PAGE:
Over one hundred countries agree to cut mercury pollution

Health threats from mercury are set to be reduced thanks to the Minamata Convention, a treaty regulating the toxic metal

More than 140 countries across the world have signed a treaty agreeing to cut mercury pollution.

The Minamata Convention, agreed upon in Geneva after four years of negotiations, addresses the levels of pollution caused by the metal as well as its mining, exportation, importation and safe storage.

The treaty, named after a city in Japan where serious health damage occurred as a result of mercury pollution, will also ban a range of products that contain mercury. Included in the ban are soaps and cosmetics, certain types of compact fluorescent lamps (CFLs) and some batteries, not including ‘button cell’ batteries used in medical devices.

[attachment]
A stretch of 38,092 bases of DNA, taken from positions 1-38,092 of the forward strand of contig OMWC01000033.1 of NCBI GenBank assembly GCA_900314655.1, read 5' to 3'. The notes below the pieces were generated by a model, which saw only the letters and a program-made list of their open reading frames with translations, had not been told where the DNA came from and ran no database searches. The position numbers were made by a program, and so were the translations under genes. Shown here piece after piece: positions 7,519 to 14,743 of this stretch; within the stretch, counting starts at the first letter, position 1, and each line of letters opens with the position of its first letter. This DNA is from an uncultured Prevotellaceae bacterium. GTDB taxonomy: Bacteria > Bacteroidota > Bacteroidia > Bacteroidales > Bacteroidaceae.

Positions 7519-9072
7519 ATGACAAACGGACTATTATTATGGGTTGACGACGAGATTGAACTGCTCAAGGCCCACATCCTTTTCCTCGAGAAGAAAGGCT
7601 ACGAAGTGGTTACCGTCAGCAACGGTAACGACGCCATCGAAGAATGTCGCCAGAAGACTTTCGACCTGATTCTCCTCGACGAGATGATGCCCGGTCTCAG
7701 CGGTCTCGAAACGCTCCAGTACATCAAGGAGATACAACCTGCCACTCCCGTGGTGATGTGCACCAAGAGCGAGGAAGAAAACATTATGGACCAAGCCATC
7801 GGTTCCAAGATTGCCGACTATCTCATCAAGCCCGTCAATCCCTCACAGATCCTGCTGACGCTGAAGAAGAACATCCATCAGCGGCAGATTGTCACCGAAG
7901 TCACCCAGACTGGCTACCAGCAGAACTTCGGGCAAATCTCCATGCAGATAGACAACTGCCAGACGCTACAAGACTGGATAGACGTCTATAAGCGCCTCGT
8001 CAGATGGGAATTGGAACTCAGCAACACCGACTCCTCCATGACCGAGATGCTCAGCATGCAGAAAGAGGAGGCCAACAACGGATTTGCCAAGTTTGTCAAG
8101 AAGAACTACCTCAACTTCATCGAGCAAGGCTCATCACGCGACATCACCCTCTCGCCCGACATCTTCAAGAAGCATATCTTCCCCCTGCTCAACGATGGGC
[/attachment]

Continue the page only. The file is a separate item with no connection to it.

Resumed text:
Mercury and its various compounds have a range of serious health impacts including brain and neurological damage, especially among the young.

Achim Steiner, executive director of the United Nations Environment Programme (UNEP), said the foundations have been laid for a “global response to a pollutant whose notoriety has been recognised for well over a century.”

“Everyone in the world stands to benefit from the decisions taken in Geneva, in particular the workers and families of small-scale gold miners, the peoples of the Arctic and this generation of mothers and babies and the generations to come,” he said.

Fifty countries must ratify the Minamata Convention at a signing ceremony in Japan in October 2013.

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